25 May, 1973
“We are about to launch our own independent label,” wrote Richard Branson, informing the vinyl outlets of Britain of the birth of Virgin Records. “If by chance, you’re having difficulties… get in touch with us direct, by phone or letter, and tell us your problems.”
Branson had his own problems to stay on top of. As well as Virgin Mail Order and record shops, he was running The Manor residential studio outside Oxford. In late ’71, obsessive, introverted musical talent Oldfield entered the picture. Born in 1953 in Reading, Oldfield had a troubled background, and talked of remembering the trauma of his own birth. Having joined Kevin Ayers’ Whole Wide World on bass at 16, he was playing with Jamaican singer Arthur Louis when he played a demo to Manor engineers Tom Newman and Simon Heyworth. Branson and his second cousin Simon Draper, Virgin’s A&R and marketing director, were duly advised to lend an ear.
“I said screw it, let’s start a record company and put it out ourselves.”
“It was a beautiful haunting tape,” said Branson, who would pitch it to six labels over the next 12 months. “(Eventually) I said screw it, let’s start a record company and put it out ourselves.”
Oldfield had multitracked the demo at home in Tottenham on a modified Bang & Olufsen tape deck borrowed from Ayers, employing organ, guitar, bass and, for its drone-like noise, a vacuum cleaner. A classical and rock fan whose mind was blown by seeing Keith Tippett’s prog big band Centipede, Oldfield told the BBC, “Tubular Bells, it was the result of my whole life up until the age of 18, 19.”
Viv Stanshall Was Drunk Wearing A Cowboy Hat...
Branson offered him studio time, finance, management services and a contract. Beginning work in November ‘72, Oldfield began bringing his demo to fully-realised life, playing nearly everything himself and putting his Telecaster through the home-made plywood effects box he called the ‘Glorfindel.’ The tubular bells, he explained, were being removed from the studio when he decided to use them. Also passing was Vivian Stanshall, there to record the Bonzos’ farewell Let’s Make Up And Be Friendly. Declared ‘Master of Ceremonies,’ he would list each instrument used for the finale of the opening 25-minute track. “Viv was standing next to me wearing a cowboy hat, reeling about because he was so drunk,” Oldfield recalled to Q. “I had to write down the words and point at the appropriate word just before he was to say it.”
Oldfield returned in February ’74 to complete side two. The shifting nature of the album’s two side-long tracks required much overdubbing and tape splicing – estimated by Newman at 70 to 80, rather than the thousands reported in the press. Branson wanted to call it Breakfast In Bed: appalled, Oldfield suggested Tubular Bells, after Stanshall’s cheery enunciation of the same. Another crucial element was the cover art’s twisted, chromium-plated bell, designed and photographed in hyperreal style by Trevor Key. Response to the unusual and mesmeric album was rapturous: Observer/ Spectator critic Tony Palmer wrote that it owed much to “Sibelius, Vaughan Williams, Michel Legrand, and The Last Night Of The Proms,” while John Peel played all of side one on his May 29 show.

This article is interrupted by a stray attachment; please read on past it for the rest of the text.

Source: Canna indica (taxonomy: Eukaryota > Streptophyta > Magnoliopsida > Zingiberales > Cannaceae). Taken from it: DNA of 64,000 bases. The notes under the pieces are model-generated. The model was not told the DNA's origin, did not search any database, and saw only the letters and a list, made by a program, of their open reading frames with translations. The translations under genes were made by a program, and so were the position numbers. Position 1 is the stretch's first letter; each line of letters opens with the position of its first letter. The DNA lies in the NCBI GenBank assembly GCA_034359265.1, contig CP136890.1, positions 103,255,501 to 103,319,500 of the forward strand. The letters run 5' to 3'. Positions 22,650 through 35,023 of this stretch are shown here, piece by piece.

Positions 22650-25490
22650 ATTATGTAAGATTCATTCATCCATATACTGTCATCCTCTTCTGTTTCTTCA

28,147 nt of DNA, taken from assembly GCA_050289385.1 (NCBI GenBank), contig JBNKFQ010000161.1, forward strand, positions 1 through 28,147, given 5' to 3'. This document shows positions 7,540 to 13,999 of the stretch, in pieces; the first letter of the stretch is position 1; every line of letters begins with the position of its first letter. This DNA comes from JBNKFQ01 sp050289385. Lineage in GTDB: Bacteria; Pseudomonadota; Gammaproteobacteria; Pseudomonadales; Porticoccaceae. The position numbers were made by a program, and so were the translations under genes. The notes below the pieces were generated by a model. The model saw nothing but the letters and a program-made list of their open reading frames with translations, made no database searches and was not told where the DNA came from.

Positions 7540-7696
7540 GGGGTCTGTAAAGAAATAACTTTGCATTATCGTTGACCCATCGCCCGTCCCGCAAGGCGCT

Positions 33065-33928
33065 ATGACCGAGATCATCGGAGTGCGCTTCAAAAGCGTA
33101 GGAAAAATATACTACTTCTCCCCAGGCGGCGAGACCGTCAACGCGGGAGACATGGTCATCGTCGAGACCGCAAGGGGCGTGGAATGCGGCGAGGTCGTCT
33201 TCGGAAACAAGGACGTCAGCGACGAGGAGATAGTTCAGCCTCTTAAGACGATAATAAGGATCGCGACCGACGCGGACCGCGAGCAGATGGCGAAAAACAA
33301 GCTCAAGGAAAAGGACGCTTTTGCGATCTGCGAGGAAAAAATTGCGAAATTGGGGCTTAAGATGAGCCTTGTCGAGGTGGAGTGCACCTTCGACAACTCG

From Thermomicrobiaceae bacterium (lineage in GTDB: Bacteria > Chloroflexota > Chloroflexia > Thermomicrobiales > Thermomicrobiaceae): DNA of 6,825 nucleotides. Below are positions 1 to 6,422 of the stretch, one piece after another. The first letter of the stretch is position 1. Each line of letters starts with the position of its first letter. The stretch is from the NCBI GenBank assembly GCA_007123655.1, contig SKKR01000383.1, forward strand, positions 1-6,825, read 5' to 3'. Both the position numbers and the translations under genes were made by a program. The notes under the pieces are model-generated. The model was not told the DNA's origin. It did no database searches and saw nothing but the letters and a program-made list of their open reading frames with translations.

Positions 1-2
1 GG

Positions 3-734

Virgin released other LPs the same day: Flying Teapot by Australian-French cosmic-proggers Gong, the star-packed Manor Jam by Steve York’s Camelo Pardalis and Faust’s schizoid, Dadaesque The Faust Tapes. All sold for a reasonable £2.19, apart from the Faust LP, which cost a mere 48p (Draper later admitted Virgin lost 2p on every copy sold). The biggest response was for Tubular Bells, which was performed live at London’s Queen Elizabeth Hall on June 25, with a stage-wary Oldfield joined by Stanshall, Steve Hillage, Mick Taylor and members of Henry Cow.
After entering the top 40 albums charts in July 1973, Tubular Bells reached number one in October ‘74, eventually clocking up more than five years in the top 75. In December 1973, Tubular Bells Part One was used as the theme to satanic mega-hit The Exorcist: in March ’74 the album hit US number three, while an edit of song helpfully highlighted as ‘The Original Theme To ‘The Exorcist’ reached number 7. Yet Oldfield refused to tour or be interviewed, and retired to rural Hertfordshire to plan 1974’s Hergest Ridge.
Virgin Records would go onto huge success, with signings including Tangerine Dream, the Sex Pistols, Janet Jackson and Peter Gabriel before Branson sold up in 1992. There would, however, be financial issues between the men who established it, and Oldfield admits that 48 minutes into his 1990 LP Amarok a morse code sequence spells out ‘Fuck Off RB’. But their friendship, like Tubular Bells, endures. Over the years, Oldfield’s made three sequels, re-recorded it, remixed it with dance beats and played it at the opening ceremony of the London Olympics in 2012. “People ask, ‘why did you write Tubular Bells?’” he mused in 2014. ‘And I don’t know why - I didn’t do it for a reason.”